Public option


First, here is a compromise that should work for moderates and progressives: Congress can pass a bill including reform of private insurers, support for insurance co-ops and a Medicare-like public option that would automatically trigger in January 2013, without any further legislative action, if specific standards are not met by December 2012.

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The standards for coverage and cost would be specified. The president would release quarterly progress reports starting three months after enactment.

Moderates and moderate conservatives would be assured that private insurance and co-ops would have every opportunity to work under conditions most favorable to them. Those who believe that private insurers and co-ops will end the abuses will have their chance.

For progressives, the public option would be enacted this year. We would know with 100 percent certainty that clear standards for historic reform would be achieved, one way or the other, by a time certain. Consumers would benefit immediately. Insurers would know that the first presidential-standards report is three months away. Americans will have a steady stream of data proving whether insurers are protecting them or ripping them off. The policy would align with public opinion and the public interest.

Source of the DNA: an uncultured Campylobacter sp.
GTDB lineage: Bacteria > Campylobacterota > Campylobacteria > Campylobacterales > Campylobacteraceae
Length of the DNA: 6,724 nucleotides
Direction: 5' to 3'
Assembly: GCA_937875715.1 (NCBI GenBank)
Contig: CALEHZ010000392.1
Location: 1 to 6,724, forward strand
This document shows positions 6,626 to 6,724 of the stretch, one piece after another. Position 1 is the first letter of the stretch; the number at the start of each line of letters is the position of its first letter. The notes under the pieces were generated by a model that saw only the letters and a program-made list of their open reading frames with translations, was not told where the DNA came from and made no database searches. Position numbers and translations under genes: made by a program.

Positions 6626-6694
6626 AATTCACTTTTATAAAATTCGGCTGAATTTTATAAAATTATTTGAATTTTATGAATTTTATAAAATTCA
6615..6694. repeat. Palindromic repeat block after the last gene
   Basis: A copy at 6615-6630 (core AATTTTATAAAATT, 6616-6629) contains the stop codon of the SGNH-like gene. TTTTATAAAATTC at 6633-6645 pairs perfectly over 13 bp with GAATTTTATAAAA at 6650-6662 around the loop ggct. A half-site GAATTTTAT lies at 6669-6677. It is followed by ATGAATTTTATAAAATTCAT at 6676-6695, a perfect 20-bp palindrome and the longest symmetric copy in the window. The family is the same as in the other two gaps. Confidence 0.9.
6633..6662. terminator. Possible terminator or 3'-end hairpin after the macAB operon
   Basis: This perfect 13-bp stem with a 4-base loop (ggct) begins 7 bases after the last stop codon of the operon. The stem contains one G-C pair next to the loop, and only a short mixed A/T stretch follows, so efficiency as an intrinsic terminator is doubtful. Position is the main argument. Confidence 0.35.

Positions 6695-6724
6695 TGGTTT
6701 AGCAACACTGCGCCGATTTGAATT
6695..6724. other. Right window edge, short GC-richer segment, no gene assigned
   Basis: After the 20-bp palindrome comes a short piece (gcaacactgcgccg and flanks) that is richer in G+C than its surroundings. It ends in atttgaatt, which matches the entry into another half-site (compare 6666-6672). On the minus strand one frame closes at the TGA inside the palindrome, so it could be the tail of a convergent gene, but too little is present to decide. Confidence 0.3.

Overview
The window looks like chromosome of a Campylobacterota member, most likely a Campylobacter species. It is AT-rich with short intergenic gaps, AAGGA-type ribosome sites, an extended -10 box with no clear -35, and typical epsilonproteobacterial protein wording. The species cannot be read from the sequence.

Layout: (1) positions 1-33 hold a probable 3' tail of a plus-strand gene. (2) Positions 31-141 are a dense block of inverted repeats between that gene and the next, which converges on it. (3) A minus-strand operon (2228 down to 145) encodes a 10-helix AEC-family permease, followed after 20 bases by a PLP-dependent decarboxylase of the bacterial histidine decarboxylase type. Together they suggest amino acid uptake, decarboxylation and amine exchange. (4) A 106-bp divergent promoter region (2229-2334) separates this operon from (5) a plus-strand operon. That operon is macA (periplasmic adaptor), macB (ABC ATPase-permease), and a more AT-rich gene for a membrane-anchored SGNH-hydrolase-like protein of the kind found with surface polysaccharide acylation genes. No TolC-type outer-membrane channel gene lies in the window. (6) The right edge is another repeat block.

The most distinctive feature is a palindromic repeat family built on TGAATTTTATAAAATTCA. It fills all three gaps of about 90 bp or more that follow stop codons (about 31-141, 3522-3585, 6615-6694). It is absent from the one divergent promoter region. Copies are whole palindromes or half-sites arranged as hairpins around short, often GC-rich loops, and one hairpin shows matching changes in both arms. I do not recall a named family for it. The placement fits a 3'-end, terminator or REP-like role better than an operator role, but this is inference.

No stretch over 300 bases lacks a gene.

As former Senate Majority Leader Tom Daschle so wisely said on Sunday in support of the public option: Its strongest opponents concede the core point: They believe it would be wildly popular with consumers! The reality of a public option, or the certain prospect of it if the industry fails to meet standards, is the one and only guarantee of powerful reform.

Every Democratic senator should oppose a filibuster of the healthcare bill. Democratic leaders would move the bill through normal legislative procedures.

The attacks on this bill have included far too many deceptions, slanders, fearmongering tactics and outright lies that border on fomenting personal hatred toward the president in ways unworthy of any great party, in any great nation.

When a Republican senator on the Finance Committee gives public credence to the lie that the president wants panels that will lead to the death of senior citizens, he is committing an infamy against truth and honor in political debate that is unworthy of the Senate and makes a mockery of bipartisanship.

When a prominent cable talk show host who is purportedly a Democrat uses the occasion of Sen. Kennedy’s funeral to accuse supporters of the public option of being like the PLO, he speaks volumes about the failure of modern news and the weakness of certain Democrats.

When a “senior white house adviser” tells The Washington Post that he cannot understand why “the left of the left” is fixated on the public option, this is not a person whose vision is working for a president like Caroline Kennedy’s father.

On Wednesday the president addresses the nation in a chamber that will have one empty seat too many. If he speaks in the spirit of Sen. Edward Kennedy he will combine high principle with principled compromise and this story will have a happy ending, this presidency will flourish again and we will have a president like Sen. Kennedy’s brother.

Budowsky was an aide to former Sen. Lloyd Bentsen and Bill Alexander, then chief deputy majority whip of the House. He holds an LL.M. degree in international financial law from the London School of Economics. He can be read on The Hill’s Pundits Blog and reached at brentbbi@webtv.net.